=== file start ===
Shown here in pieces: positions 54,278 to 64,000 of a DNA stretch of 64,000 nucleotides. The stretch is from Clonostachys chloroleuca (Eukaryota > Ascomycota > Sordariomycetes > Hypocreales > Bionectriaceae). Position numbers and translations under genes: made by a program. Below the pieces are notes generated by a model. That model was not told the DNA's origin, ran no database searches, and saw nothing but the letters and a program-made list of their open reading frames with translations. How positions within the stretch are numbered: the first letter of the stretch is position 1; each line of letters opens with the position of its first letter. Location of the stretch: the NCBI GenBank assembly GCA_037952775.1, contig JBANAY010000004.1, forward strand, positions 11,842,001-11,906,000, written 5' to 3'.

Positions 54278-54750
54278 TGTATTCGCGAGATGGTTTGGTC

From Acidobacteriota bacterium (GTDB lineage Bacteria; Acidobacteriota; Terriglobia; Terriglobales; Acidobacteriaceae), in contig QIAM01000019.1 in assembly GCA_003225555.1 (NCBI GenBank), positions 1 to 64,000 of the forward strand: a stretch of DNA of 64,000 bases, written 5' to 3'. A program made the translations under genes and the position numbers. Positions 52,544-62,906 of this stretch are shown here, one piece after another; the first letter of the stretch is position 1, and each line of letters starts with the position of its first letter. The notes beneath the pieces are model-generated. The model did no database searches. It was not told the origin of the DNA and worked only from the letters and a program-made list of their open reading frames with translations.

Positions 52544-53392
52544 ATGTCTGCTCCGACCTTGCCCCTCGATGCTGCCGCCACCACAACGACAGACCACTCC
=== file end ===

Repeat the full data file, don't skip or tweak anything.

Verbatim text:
Shown here in pieces: positions 54,278 to 64,000 of a DNA stretch of 64,000 nucleotides. The stretch is from Clonostachys chloroleuca (Eukaryota > Ascomycota > Sordariomycetes > Hypocreales > Bionectriaceae). Position numbers and translations under genes: made by a program. Below the pieces are notes generated by a model. That model was not told the DNA's origin, ran no database searches, and saw nothing but the letters and a program-made list of their open reading frames with translations. How positions within the stretch are numbered: the first letter of the stretch is position 1; each line of letters opens with the position of its first letter. Location of the stretch: the NCBI GenBank assembly GCA_037952775.1, contig JBANAY010000004.1, forward strand, positions 11,842,001-11,906,000, written 5' to 3'.

Positions 54278-54750
54278 TGTATTCGCGAGATGGTTTGGTC

From Acidobacteriota bacterium (GTDB lineage Bacteria; Acidobacteriota; Terriglobia; Terriglobales; Acidobacteriaceae), in contig QIAM01000019.1 in assembly GCA_003225555.1 (NCBI GenBank), positions 1 to 64,000 of the forward strand: a stretch of DNA of 64,000 bases, written 5' to 3'. A program made the translations under genes and the position numbers. Positions 52,544-62,906 of this stretch are shown here, one piece after another; the first letter of the stretch is position 1, and each line of letters starts with the position of its first letter. The notes beneath the pieces are model-generated. The model did no database searches. It was not told the origin of the DNA and worked only from the letters and a program-made list of their open reading frames with translations.

Positions 52544-53392
52544 ATGTCTGCTCCGACCTTGCCCCTCGATGCTGCCGCCACCACAACGACAGACCACTCC